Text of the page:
Jubail, Saudi Arabia
Sadara: world's largest chemicals manufacturing facility built in a single phase
The world’s largest chemicals manufacturing facility built in a single phase, Sadara Chemical Co., is in the home stretch toward the production of its first products in 2015. Reaching the finish line on time is crucial to the project’s overall success, and it will require the commitment of manpower and resources from every contracting company currently working on the project.
That was the message conveyed by Saudi Aramco president and CEO Khalid A. Al-Falih and Dow Chemical Co. CEO Andrew N. Liveris at the Sadara CEO Summit held in Jubail on Sept. 16. It was also a celebration of achievements, including news that the Sadara project is 70 percent completed. The next crucial stage is planning for future challenges in the weeks and months ahead.
With more than 40 CEOs gathered from some of the top global engineering and construction companies, Al-Falih, Liveris, and other company officials speaking at the event agreed it was clear the Sadara project was well on the way to delivering on its promise of being a game-changer for the Saudi economy.
Launched in November 2011 and scheduled to become operational in 2015, Sadara will be a big part of Saudi Aramco’s strategy to diversify the Kingdom’s economy, creating business opportunities for Saudi entrepreneurs and jobs for thousands of talented Saudis.
In a league of its own
“Sadara is probably the planet’s most complex engineering undertaking — not just now, but at any time,” Al-Falih said. “Whether it’s scale, complexity, advanced technology or economic and commercial impact, it is in a league of its own.”
Al-Falih said that the project has come a long way from last year. Last year at this time, Sadara was at 30 percent completion. This year, it is above 70 percent complete. “The next 30 percent is what people will remember: how we finish, when we finish, and what the result is of the facilities we finish.”
Al-Falih urged contractors to redouble their efforts and work together as a team to ensure that Sadara remains on schedule. “What we do want is to bring Sadara to life in the best, most effective and safest manner possible, and the key to that is teamwork,” Al-Falih said.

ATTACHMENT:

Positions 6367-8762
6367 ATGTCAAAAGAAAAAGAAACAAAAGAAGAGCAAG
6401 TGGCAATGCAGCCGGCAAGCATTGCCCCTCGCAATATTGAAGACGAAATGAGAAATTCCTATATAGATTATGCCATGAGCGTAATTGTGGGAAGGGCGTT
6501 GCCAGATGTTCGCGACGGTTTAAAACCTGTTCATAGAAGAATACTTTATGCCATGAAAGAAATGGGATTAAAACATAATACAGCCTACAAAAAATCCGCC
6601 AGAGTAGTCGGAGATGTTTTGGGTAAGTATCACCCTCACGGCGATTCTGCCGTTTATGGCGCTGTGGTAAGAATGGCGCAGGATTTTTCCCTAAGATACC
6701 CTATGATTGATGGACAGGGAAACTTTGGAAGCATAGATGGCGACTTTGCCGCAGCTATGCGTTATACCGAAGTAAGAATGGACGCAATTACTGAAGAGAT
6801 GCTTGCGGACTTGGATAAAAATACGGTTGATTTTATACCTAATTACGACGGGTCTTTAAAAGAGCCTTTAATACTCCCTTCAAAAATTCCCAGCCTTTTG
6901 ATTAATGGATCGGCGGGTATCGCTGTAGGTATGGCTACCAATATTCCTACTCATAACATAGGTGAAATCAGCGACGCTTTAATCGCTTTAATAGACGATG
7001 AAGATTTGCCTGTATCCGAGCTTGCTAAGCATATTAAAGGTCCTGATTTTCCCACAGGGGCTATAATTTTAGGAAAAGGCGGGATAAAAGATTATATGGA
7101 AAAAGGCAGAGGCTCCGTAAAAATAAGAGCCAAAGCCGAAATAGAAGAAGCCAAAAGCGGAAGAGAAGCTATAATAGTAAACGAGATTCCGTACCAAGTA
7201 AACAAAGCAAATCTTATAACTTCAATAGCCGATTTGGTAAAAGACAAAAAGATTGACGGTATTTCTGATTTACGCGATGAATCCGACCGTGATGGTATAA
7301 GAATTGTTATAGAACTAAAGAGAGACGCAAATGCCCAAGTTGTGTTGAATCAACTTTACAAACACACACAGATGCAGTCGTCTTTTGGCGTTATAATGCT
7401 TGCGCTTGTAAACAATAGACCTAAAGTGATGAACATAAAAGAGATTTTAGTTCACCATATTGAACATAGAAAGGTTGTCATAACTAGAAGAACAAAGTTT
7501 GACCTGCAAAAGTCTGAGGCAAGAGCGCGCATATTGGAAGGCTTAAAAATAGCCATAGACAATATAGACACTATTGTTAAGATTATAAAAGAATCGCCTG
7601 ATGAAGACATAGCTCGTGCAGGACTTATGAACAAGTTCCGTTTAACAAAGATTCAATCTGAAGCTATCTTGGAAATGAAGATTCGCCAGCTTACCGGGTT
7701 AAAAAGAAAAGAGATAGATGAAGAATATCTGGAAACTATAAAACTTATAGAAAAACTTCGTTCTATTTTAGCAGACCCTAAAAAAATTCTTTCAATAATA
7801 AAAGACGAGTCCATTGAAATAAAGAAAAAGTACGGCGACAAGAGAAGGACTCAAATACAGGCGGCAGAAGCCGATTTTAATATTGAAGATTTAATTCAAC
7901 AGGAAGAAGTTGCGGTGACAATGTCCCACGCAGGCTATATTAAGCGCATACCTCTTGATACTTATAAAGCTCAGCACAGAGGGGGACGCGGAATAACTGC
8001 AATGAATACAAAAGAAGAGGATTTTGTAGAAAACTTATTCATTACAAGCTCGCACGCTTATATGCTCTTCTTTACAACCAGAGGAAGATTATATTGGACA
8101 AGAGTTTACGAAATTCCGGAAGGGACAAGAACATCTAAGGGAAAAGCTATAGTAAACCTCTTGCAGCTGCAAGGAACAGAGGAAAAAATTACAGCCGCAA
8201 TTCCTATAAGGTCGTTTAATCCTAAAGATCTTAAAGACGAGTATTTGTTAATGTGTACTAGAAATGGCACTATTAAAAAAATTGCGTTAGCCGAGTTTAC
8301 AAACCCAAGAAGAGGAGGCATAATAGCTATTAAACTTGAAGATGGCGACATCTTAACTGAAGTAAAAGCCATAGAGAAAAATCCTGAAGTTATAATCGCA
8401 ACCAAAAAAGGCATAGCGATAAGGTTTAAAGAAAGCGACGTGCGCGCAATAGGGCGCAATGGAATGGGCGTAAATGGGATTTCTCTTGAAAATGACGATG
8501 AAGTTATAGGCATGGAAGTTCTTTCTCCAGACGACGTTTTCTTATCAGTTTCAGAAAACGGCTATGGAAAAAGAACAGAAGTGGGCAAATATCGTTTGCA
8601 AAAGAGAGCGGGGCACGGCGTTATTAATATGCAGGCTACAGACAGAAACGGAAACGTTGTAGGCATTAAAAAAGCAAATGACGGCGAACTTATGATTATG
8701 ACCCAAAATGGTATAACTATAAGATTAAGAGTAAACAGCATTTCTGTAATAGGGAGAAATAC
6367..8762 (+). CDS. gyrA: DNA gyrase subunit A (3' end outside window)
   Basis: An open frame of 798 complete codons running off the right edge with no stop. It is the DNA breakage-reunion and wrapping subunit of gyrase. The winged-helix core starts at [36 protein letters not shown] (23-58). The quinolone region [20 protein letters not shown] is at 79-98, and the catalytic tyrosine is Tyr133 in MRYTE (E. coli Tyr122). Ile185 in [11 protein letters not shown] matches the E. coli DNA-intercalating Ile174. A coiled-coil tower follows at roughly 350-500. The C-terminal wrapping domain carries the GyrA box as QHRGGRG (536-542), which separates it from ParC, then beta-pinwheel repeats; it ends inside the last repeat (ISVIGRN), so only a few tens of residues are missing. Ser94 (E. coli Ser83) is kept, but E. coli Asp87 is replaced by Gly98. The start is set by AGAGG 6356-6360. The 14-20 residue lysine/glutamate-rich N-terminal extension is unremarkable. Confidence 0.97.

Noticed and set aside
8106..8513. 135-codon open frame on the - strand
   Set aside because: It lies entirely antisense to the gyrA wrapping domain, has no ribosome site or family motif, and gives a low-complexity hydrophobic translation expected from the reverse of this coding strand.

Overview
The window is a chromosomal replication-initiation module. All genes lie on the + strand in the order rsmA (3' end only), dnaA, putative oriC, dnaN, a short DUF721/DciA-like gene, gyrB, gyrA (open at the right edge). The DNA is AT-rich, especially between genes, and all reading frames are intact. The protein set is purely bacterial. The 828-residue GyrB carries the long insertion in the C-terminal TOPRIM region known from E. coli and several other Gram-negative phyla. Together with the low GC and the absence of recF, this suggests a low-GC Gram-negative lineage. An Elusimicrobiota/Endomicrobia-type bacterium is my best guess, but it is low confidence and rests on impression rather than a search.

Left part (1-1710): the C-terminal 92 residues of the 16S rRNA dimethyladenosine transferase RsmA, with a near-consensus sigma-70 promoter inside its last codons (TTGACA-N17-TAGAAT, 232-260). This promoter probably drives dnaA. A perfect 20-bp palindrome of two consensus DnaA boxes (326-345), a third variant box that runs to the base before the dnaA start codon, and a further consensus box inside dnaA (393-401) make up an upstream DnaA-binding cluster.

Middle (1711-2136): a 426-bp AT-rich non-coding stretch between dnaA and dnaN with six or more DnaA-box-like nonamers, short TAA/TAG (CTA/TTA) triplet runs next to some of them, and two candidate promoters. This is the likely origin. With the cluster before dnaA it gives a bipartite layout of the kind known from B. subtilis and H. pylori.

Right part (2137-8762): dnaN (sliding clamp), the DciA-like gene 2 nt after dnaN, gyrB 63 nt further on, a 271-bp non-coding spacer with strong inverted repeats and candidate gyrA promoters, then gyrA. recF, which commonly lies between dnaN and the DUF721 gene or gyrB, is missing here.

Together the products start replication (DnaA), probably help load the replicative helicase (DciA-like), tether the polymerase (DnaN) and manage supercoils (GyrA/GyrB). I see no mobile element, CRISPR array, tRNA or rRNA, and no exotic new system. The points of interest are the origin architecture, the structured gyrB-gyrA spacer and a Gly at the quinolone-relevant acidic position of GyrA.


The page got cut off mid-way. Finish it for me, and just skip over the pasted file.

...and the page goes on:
“We are right now rounding the corner and entering the home stretch, and while our objective is closer than it was, our steps forward are even more critical, requiring greater determination and a higher level of cooperation among all our partners,” Al-Falih said. “If we can achieve that, we will establish an industrial landmark that will contribute to prosperity for generations to come, and put your companies’ names and our names in the history books.”
Once built, Sadara will have the capacity to produce 3 million tons per year of high quality chemical products such as polyethylene, propylene oxide, elastomers, glycol ethers, amines, isocyanates and polyether polyols, many of which have never previously been produced in the Kingdom. The creation of Sadara will not only create hundreds of jobs for Saudis at the plant itself, but it will also create an environment where Saudi entrepreneurs can establish manufacturing companies using those chemical products to make everything from paints and sealants to insulation and auto parts and even toothpaste.
Even at 70 percent of completion, Sadara is a marvel.
By completion, more than 160,000 tons of steel will have been be used in its construction, enough to build two Golden Gate bridges.
Also by completion,1 million cubic feet of concrete will have been poured, enough to build the equivalent of three King Fahd causeways to Bahrain.
2,500 kilometers of pipe have been laid, enough to stretch from Jubail and Jiddah, twice.
All of this has been done with a keen eye toward Saudi Aramco’s corporate value of Safety. As of Sept. 16, a recorded 228,968,755 man hours had been conducted without a reportable injury.
“The world is watching us,” said Liveris. “Customers around the world are watching; they have already signed letters of intent matching more than 100 percent of planned capacity.”
“Our industry is watching as we construct the most incredible industrial complex of our time,” Liveris said. “They know about Saudi Aramco’s incredible reputation, and they know about Dow’s. They believe that if anyone can pull this off, we can.
“Once in a career, once in a lifetime, you have the opportunity to do something truly special,” Liveris said. “I will always remember that I was involved in this special something — that we, together, built Sadara into a force for human progress.”
Saudi Arabia has unique advantages for entering the chemicals business, said Warren W. Wilder, vice president of Chemicals. And Saudi Aramco and Dow are uniquely capable of bringing a project as large as Sadara up and running.
“There’s nothing that stops Saudi Aramco from being successful,” Wilder said. “We have the hydrocarbon resources; we have the capital; we have the operational know-how. Now, it’s just a matter of getting after it.”
Joseph Brewer, the chief program officer for Sadara Chemical, told the audience, “Last year, we were on the verge, it’s like we saw a very large mountain in front of us, but in the past 12 months, as Khalid said, we have accomplished more than 50 percent of the back-end construction, and we should be proud of that.
“But now is not the time to declare victory,” Brewer added. “It’s the time to focus even more and deliver on our commitments.”